There are dozens of different types of engineering careers you can choose from, so the amount of student debt engineering students have when they graduate can vary. The average student loan balance for all college graduates is $29,650, and if you attended graduate school, you likely have more.
Once you graduate, your salary will be an important indicator of your ability to repay your student loan debt. If you’re getting ready to graduate and looking for a job, here’s what you should know about the average engineer salary.
Average engineer salary by career type
The average salary for an engineer can vary based on where you live and the industry you’re planning to get into. To give you an idea of what to expect, here are the average salaries for some of the most common engineering jobs, according to Michigan Tech University.
|Job Type||Average entry-level||Average Salary||Top 10%|
|Computer hardware engineer||$71,007||$117,840||$172,630|
|Construction management engineer||$55,795||$103,110||$161,510|
|Electrical engineering technology||N/A||$86,690||$133,280|
|Geological and mining engineer||$61,977||$98,420||$151,030|
|Geospatial science and technology engineer||$49,571||$68,340||$101,400|
|Materials science and engineering||$65,806||$96,930||$148,110|
|Mechanical engineering technology||N/A||$99,310||$154,720|
There are several other types of engineering jobs that are available, including robotics engineer, manufacturing engineer, agricultural engineer, petroleum engineer and more. If your chosen field isn’t listed above, do some research to get an idea of what you can expect to earn.
Also, keep in mind that the median salary for an engineer isn’t necessarily what you’ll start at when you begin working after college. So do your due diligence to understand what starting salaries will look like.
The average engineer salary by state
Where you live can make a huge difference financially, not only with your salary but also with how far that money will go due to the cost of living. While these figures from ZipRecruiter are all lumped together instead of separating them by industry, here’s a ballpark figure of the variances you can expect by state.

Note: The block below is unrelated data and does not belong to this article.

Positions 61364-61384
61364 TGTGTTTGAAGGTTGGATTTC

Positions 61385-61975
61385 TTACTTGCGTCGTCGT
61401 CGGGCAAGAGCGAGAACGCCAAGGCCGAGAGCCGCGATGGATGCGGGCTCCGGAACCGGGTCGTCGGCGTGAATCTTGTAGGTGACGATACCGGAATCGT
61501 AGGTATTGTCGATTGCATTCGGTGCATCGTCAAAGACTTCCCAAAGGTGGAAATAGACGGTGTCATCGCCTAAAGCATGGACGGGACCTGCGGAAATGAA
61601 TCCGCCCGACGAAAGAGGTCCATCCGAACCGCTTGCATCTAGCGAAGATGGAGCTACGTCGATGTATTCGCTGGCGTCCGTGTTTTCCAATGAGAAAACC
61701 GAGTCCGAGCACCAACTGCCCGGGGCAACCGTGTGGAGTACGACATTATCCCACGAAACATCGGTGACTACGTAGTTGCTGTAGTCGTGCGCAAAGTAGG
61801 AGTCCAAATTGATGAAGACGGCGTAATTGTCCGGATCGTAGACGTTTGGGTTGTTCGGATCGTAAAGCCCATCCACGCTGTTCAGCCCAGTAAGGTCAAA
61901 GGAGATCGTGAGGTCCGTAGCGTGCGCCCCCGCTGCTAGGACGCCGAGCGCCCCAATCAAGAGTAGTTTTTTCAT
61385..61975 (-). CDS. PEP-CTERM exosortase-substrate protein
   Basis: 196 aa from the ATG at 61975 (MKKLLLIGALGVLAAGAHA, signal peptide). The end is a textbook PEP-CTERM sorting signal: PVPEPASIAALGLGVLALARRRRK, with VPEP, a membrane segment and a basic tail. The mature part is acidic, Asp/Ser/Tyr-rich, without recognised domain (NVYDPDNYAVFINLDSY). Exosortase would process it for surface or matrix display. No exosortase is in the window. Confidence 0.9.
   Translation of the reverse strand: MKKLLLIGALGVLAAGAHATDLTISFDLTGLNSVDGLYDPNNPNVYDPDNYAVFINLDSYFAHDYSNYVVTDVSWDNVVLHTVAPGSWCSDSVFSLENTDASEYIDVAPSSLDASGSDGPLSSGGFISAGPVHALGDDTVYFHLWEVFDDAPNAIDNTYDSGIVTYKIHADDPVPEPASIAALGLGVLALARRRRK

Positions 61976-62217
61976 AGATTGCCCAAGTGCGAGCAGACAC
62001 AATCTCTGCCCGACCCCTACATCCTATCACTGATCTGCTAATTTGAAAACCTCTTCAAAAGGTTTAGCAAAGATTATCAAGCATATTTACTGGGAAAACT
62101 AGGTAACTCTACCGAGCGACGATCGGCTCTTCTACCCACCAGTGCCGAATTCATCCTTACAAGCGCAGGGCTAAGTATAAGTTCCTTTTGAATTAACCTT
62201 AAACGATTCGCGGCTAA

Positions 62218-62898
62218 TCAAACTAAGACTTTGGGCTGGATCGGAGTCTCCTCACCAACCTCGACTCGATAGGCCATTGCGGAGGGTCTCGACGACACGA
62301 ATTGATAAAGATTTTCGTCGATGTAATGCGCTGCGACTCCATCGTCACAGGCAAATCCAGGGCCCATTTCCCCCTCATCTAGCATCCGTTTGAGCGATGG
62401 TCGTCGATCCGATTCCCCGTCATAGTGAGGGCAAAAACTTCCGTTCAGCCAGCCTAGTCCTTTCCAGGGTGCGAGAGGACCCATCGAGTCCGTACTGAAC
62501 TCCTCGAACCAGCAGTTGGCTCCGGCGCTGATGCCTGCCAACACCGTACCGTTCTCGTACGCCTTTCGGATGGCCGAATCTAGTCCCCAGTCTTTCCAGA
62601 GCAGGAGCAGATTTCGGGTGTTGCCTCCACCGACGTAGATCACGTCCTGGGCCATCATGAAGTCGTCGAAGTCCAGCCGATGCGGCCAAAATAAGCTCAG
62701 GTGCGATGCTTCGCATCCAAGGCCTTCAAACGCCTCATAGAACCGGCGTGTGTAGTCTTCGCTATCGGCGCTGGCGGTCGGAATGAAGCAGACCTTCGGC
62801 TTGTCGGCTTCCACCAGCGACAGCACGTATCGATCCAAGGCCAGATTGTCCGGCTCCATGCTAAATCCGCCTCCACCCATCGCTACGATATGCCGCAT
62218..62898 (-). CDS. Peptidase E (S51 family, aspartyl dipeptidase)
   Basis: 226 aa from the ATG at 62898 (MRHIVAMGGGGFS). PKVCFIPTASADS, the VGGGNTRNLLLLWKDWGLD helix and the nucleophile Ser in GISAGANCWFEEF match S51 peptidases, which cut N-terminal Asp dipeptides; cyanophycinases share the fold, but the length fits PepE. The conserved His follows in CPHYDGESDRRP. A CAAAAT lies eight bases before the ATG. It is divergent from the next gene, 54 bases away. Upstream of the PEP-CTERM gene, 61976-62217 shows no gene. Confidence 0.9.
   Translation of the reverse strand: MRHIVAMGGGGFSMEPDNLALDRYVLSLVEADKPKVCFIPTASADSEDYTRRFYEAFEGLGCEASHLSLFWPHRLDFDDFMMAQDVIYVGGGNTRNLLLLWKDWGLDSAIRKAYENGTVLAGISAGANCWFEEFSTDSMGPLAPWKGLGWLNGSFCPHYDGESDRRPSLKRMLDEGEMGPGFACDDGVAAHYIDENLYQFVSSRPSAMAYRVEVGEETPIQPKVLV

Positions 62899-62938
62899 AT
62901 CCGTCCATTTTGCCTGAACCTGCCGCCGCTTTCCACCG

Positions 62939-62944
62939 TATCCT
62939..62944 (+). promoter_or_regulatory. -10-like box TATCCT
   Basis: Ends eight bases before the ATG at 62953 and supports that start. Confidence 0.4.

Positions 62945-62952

As you consider the average engineer salary by state, also take a look at the numbers for engineers in your industry. Additionally, consider what the cost of living looks like for the city or metropolitan area where you plan to settle down.
How to refinance your engineer student loan debt
Regardless of the average engineer salary by state or industry, it’s a good idea to look for any opportunity to save money on your student loans and possibly even pay them off more quickly.
Depending on your credit history and income, you may be able to qualify for a lower interest rate than what you’re paying right now. With tens of thousands of dollars in student loan debt, even a small interest rate decrease can result in thousands of dollars in savings.
A lower interest rate will also reduce your monthly payment if you keep the same payment schedule. But if you want, you can choose a shorter repayment term or a longer one. A shorter term will help you eliminate your debt more quickly with a higher monthly payment, while a longer term will result in lower payments, which can make them more affordable.
That said, a longer term will end up costing you more in interest over the long run.
One of the reasons engineers are such good refinance candidates is because they tend to have above-average salaries, even at the beginning of their careers. The higher your salary and credit score, the better your chances of getting the terms you want.
How engineers can score a low student loan refinance rate
As with any other financial product or service, it’s rarely a good idea to take the first offer you see. Instead, get prequalified with several lenders, so you’ll be able to compare refinance rates and other terms.
This process can be time-consuming if you do it with each individual lender, though. To speed up the process, you can use Purefy’s Compare Rates tool, which can provide rate offers from multiple lenders in one place, saving you time and making the comparison process easier.
As you compare your options, look at the interest rate, as well as the loan term, monthly payment, possible discounts and other features that could impact your student loan payoff strategy.
Refinancing isn’t for everyone, though. If you have federal student loans and plan to take advantage of their benefits, such as access to student loan forgiveness programs and income-driven repayment plans, you may be better off with the loans you have now. But if you don’t need those features and you want to save, refinancing can be the best way to do it.